Sir Robert Peel
W. Bruce Lincoln finds that, though at first extremely against the visits, Queen Victoria was much impressed by the Russian Emperor’s dignity, civility and grace.
Dorothy George looks at the development of political - and often satirical - public artwork in early modern Britain.
Asa Briggs evaluates the impact of Sir Robert Peel, a great Prime Minister unwilling to become a popular politician.
Stephen Bates on the divisions that split Peel’s Tory administration in the mid-1840s, resonant of splits in the Conservative Party today.
Sir Robert Peel’s ability to generate both lively debate among professional historians and continued attention from non-specialists is a bit of a...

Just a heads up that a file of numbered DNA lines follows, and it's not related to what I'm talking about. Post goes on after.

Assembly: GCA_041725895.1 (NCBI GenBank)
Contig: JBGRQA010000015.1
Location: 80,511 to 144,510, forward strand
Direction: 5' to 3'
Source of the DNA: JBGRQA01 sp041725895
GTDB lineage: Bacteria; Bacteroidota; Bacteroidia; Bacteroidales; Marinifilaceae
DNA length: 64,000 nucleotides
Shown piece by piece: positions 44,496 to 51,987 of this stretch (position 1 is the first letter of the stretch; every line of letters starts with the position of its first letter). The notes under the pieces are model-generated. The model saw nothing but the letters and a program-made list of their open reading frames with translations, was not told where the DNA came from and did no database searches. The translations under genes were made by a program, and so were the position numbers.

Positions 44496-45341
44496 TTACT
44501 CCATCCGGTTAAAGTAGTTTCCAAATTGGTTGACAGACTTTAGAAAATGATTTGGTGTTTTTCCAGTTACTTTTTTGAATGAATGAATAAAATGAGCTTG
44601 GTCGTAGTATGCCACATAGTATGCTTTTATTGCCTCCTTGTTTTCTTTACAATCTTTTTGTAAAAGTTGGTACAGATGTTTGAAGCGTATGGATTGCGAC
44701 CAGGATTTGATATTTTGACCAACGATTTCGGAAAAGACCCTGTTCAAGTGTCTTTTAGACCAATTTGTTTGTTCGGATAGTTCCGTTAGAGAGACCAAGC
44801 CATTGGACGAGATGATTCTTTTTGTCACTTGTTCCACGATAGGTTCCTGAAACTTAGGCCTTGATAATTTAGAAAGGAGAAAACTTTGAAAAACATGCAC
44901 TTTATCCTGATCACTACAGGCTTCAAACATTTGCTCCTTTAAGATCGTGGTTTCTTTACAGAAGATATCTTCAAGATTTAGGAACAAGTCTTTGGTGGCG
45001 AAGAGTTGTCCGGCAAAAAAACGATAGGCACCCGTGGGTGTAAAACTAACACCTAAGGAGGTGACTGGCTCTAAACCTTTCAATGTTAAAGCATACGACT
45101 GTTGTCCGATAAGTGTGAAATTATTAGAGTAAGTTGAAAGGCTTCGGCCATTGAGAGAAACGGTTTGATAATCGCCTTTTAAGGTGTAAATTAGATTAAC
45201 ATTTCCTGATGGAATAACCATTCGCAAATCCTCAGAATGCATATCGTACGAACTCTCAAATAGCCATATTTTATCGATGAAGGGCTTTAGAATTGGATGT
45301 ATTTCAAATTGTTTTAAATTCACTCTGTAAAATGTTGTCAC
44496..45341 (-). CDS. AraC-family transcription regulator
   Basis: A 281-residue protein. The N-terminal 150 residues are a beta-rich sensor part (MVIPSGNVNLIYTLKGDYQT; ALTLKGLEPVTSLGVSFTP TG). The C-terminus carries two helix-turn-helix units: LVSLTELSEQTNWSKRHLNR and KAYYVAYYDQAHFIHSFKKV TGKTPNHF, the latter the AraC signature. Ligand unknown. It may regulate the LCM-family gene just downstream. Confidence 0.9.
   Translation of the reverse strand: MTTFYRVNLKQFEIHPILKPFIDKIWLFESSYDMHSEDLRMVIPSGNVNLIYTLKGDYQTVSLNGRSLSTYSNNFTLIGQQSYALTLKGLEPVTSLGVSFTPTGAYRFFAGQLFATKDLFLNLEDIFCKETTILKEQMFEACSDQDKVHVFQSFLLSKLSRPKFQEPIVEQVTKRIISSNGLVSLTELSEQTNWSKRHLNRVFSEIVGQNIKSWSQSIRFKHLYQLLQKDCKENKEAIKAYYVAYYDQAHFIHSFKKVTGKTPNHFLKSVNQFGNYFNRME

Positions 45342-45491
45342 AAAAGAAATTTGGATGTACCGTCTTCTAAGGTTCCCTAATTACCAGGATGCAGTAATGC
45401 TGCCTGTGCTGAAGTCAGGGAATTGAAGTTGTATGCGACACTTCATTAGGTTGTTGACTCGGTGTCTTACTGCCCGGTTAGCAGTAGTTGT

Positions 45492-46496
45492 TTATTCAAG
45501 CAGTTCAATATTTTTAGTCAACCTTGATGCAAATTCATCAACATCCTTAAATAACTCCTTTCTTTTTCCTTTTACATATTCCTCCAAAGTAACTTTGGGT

Douglas Hurd looks at the way in which a Tory leader took a defeated and demoralized party, and reinvented it to appeal to a different and much more modern constituency.
Robert Peel suffered a fatal fall from his horse on June 29th, 1850. He died three days later.
He marketed himself as a man of principle - a public image of which David Eastwood exposes the inaccuracy.
David Eastwood considers how the myth of the great statesman, who put country and Corn Law Reform before partisan advantage, is standing up in the light of modern scholarship.
These books display the accumulated knowledge and skills of two very capable and experienced historians: both are...